Subscribe by Email

Share On

The 9 Best Hikes Along the Northern Oregon Coast, Mapped

  |  Local Happenings

If you’re looking for scenic ocean views, lush forests, wildflowers and rocky hikes, there is perhaps no better place to be than the Oregon Coast. Experience the beauty of this region with a hike traveling along the coast — or through a forest or park leading to a viewpoint on the coast.

These Oregon Coast hikes vary in length, difficulty and terrain, but all offer breathtaking vistas and an opportunity to breathe in the fresh ocean air and stretch your legs. Plus, all hikes are along the northern portion of the coast, not far from the quaint towns of Cannon Beach and Seaside.

It’s time to slip on your hiking boots and your rain jacket (it’s Oregon, after all!), pack up the car with water and snacks, and make your way to the trailhead of these scenic coastal trails.


Tillamook Head Traverse Hike

Distance: 6.3 Miles

Difficulty: Moderate

History buffs, listen up! Because this scenic, mostly forested trail is where hiking and history converge. The trail across Tillamook Head has been used for more than two centuries, first by the native inhabitants of the region, later by Captain William Clark of the Lewis and Clark expedition in 1806, and today by hikers. You can travel the trail either by starting at the Indian Beach Trailhead in Ecola State Park or Tillamook Head Trailhead in the southern portion of Seaside. Either way you travel, you’ll pass by WWII-era bunkers, see a few occasional ocean views, and catch a glimpse of Tillamook Rock Light.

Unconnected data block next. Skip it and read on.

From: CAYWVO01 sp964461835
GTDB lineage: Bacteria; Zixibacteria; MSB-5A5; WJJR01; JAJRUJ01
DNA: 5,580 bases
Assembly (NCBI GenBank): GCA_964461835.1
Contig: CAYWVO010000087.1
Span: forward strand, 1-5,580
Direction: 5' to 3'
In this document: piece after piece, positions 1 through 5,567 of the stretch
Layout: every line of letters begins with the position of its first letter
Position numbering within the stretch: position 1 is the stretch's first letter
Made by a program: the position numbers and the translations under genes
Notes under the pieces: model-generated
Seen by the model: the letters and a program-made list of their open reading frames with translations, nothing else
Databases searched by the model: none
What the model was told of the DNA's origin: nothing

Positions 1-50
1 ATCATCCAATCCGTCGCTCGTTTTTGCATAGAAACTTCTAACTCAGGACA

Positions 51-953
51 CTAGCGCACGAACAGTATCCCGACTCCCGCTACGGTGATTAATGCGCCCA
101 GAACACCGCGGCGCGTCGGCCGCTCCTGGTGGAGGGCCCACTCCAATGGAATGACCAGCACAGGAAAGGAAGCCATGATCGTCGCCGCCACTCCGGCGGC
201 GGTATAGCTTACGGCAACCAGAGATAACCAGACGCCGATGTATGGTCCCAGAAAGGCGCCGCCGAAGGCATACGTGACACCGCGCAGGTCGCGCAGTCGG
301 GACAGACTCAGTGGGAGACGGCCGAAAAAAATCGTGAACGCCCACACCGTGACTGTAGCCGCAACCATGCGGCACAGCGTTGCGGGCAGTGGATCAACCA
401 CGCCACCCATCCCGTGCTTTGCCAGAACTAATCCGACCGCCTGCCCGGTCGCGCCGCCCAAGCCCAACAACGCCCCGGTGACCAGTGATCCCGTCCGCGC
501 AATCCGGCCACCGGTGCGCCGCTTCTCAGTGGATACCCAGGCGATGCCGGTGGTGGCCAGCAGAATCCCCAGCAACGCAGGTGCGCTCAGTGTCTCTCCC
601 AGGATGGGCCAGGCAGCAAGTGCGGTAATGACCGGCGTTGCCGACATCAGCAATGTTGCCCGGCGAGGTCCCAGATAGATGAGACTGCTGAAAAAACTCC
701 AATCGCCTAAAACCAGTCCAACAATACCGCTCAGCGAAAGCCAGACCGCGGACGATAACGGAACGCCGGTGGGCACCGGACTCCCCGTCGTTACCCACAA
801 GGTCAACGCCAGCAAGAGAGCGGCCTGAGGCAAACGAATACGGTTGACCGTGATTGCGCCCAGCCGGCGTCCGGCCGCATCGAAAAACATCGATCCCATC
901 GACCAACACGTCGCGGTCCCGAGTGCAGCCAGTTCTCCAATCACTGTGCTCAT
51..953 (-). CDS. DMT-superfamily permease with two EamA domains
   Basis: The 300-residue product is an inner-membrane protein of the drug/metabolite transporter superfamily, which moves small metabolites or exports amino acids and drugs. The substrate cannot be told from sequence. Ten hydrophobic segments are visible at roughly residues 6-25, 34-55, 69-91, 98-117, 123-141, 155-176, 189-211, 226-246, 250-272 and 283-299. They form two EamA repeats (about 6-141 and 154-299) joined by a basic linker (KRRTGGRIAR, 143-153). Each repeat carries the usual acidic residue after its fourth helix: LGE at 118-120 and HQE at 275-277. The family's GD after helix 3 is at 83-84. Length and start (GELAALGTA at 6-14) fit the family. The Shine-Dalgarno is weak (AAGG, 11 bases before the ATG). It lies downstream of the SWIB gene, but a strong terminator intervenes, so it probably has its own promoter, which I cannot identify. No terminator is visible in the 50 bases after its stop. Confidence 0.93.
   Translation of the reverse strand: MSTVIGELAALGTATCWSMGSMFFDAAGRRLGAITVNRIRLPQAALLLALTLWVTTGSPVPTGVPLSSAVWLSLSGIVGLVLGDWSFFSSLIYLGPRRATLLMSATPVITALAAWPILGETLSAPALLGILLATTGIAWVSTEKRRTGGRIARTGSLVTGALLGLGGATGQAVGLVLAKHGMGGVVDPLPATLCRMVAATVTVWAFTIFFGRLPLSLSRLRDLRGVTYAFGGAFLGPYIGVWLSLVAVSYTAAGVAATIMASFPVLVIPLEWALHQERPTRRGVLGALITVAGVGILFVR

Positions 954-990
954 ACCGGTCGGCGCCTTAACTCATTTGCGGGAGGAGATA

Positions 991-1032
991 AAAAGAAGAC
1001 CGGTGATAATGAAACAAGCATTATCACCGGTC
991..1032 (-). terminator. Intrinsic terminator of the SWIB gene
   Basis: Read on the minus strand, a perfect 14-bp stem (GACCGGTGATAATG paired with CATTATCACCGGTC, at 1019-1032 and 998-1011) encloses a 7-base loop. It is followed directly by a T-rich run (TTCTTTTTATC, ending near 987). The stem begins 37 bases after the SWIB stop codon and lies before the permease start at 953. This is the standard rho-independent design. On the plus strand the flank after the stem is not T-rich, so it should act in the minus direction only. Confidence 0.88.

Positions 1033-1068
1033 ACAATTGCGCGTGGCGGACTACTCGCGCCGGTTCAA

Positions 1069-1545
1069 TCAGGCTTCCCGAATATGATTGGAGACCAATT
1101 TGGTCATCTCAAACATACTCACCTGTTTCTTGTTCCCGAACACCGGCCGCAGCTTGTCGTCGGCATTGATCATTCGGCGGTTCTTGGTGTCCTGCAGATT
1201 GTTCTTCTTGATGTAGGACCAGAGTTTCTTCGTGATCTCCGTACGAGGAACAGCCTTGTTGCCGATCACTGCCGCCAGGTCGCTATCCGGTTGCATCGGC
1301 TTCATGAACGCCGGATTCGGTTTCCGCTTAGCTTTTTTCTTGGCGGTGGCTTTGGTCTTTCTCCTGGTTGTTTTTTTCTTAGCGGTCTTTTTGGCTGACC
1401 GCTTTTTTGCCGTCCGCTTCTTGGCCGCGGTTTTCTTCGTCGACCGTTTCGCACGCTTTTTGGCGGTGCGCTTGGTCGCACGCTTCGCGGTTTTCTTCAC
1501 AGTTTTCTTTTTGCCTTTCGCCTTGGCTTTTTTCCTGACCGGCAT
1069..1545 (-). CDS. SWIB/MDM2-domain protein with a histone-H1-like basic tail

Neahkahnie Mountain Loop Hike

Distance: 8 Miles

Difficulty: Moderate

Travel through the old growth forest surrounding Necarney Creek, reach the cliffs at Devil’s Cauldron, and pass through peaceful meadows, all on this 8-mile hike through Oswald West State Park. This moderate hike forms a lollipop loop and requires hikers to walk on a road (including 1.25 miles along the busy Highway 101), but the breathtaking scenery makes this hike worth it. Looking for a shorter option? You could cut down the hike to 5.4 miles by starting at North Neahkahnie Mountain Trailhead! Learn more about Oswald West State Park and what to do there (like visiting Short Sand Beach!) here.


Cascade Head

Distance: 6.8 Miles

Difficulty: Moderate

Cascade Head Hike, Oregon

Photo Courtesy of Steve Hart, Trailkeepers of Oregon

This trail along the Oregon Coast is one of the most scenic hikes in the area — especially during the spring when wildflowers are in bloom. After climbing several switchbacks toward the middle of the hike, you’ll encounter views down a cliff to the Pacific, followed by an upper viewpoint. This headland meadow hosts a rare ecosystem, including two rare plants, the Cascade Head Catchfly and the Hairy Stemmed Checkermallow. It’s estimated that 99 percent of the extremely rare Cascade Head Catchfly flower resides on this hill!


Cape Falcon

Distance: 4.8 Miles

Difficulty: Easy

This out-and-back hike takes you through a forest packed with towering spruce trees and features a number of incredible views, of both the ocean and surrounding scenery, including Neahkahnie Mountain and the town of Manzanita. There are a few sections to be aware of, including a creek crossing, and some slippery, muddy portions of the trail, but overall, this easy 4.8-mile hike is worth it. Learn more about the history of Oswald State Park here and keep an eye out for the memorial marker for Matt Kramer at the trail divide between Short Sands Beach and Cape Falcon. Kramer was a journalist for the Associated Press who wrote articles that helped shift public opinion about preserving beaches.


Cape Lookout

Distance: 5 Miles

Difficulty: Moderate